The information age is a golden time to be a traveler. Back in the day, you pretty much couldn’t find a cozy apartment in Rome since there was no Airbnb, or get the skinny on a restaurant in Omaha since there was no Yelp or TripAdvisor, or figure out how to get around most cities since there was no Uber app. Now everything is right there on your phone, and you can do all of the above plus plan turn-by-turn walks in street view on Google maps from thousands of miles away.
Travel was harder back then! Especially if you liked to get the skinny on local experiences and hidden treasures that make a trip truly special, unique and all-yours.
In addition to using those phenomenal gizmos we keep in our pockets, we also frequently read brief, focused guides by locals that we find in Amazon’s Kindle store. The economics of digital books let us discover affordable foodie destinations in Tuscany and travel memoirs from Scotland’s West Highlands Way, which we devoured and then used in the last year to plan wonderful vacations. These peak travel experiences, and the ebooks that facilitated them, inspired us to write and publish our quarterly 99-cent Kindle e-book, Just the Ticket: An Insider’s Guide to Great Evenings Out in Washington, DC.
Are you as app-mad as we are, when you travel? Do you love the “live like a local” feeling you get from the wealth of research you can do online? What online tools are in your arsenal for travel planning? Please either post your trip planning secrets to the comments here or send a message to email@example.com. If you send a message, please let us know whether we can mention your name if we find a way to use your great ideas. We look forward to hearing from you!
An important part of a great evening out is great conversation. This post will be the first in an occasional series of posts intended to make it easier for you to pick discussion topics out of the art you see. Many of the entries in Just the Ticket: An Insider’s Guide to Great Evenings Out in Washington, DC include some discussion questions for over your after-show nightcap or in the weeks after seeing the show, but we want you to have the tools to make your own. After all, a reason we like seeing plays so much is that each play offers a rich batch of ideas and perspectives any one of which could keep you and friends talking and continuing to enjoy yourselves.
The first way in which plays are full of conversation topics is that they are full of characters. Each character is usually put into situations in which you get to learn something about how that character sees the world and understands what matters. Conflicts between how different characters make decisions usually drive the action of a play. The playwright is intentionally using these characters to show us the kinds of value conflicts that happen in daily life but in a concentrated form, so we can see them happen without the distraction of all the grocery lists and driving directions that come between the big moments in the real world.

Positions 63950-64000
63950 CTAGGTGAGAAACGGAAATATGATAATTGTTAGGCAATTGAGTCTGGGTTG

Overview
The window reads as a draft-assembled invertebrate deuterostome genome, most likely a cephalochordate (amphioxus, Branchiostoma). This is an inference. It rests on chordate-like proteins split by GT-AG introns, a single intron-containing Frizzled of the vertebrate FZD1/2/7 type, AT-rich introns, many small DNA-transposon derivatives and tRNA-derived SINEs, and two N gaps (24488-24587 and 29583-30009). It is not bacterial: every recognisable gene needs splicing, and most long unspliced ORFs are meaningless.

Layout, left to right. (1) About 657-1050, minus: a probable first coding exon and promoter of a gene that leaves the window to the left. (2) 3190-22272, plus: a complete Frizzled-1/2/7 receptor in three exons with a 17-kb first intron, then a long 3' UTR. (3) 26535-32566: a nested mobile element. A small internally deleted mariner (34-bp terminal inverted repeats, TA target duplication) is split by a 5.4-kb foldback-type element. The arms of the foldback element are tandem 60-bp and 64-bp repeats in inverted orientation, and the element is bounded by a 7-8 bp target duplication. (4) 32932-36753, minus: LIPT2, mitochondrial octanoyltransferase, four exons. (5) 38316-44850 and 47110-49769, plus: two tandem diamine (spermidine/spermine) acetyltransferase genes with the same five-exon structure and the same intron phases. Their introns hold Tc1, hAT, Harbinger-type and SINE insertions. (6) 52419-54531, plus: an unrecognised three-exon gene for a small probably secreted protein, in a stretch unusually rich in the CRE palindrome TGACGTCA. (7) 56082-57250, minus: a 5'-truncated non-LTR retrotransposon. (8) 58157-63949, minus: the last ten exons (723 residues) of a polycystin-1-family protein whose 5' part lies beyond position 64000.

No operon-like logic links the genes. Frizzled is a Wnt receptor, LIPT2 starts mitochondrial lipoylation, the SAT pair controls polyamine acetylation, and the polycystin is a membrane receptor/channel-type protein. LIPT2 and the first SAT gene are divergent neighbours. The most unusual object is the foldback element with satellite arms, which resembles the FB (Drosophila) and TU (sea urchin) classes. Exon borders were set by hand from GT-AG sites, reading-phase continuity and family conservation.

Taking advantage of that, you can always ask a companion “Which character held your attention most, and why?” People may be most riveted by the character who is a lot like them, or the one who is the most different. By the character who reminds him or her of someone important from the past. By the character who had the wildest costume. Usually, though, if you give someone the space to really think about and answer that question, you’ll hear something about how that character’s values made your companion examine his or her own values; and those are the kinds of conversations over the last drinks of the evening during which you really get to know someone better. The kinds of conversations that lead to memories of a great evening out!
Please use a comment on this post to share some of your great questions.
The April-June 2016 edition of Just the Ticket: An Insider’s Guide to Great Evenings Out in Washington, DC, will be hitting Amazon later today. It has 12 more Great Evenings Out – all happening during April, May, or June.
Without conscious intention, we curated a bunch of evenings that celebrate the diversity of DC. In this edition, you’ll find delicious meals from Belgium, Laos, Italy, Japan, Spain, and all over Latin America. The plays also contain international content, with several telling the stories of recent immigrants to America, one taking you on a road trip in mythic China, one sweeping you through heroic renaissance France, and one performed in Spanish with English titles projected. We hope you’ll enjoy one or more of these evenings.
We hope you’ll also use your daylight adventures to revel in what a cosmopolitan place DC has become. Listen for other languages from nearby knots of travelers. Try a cuisine you haven’t run across before. Savor the Asian art in the Sackler gallery, a beautiful museum many visitors miss, even though it’s part of the Smithsonian. Walk past embassies along Massachusetts Ave NW from Sheridan Circle to the National Cathedral to see how DC connects with the rest of the world. Discover why the world comes to DC and why the world’s presence here makes DC great!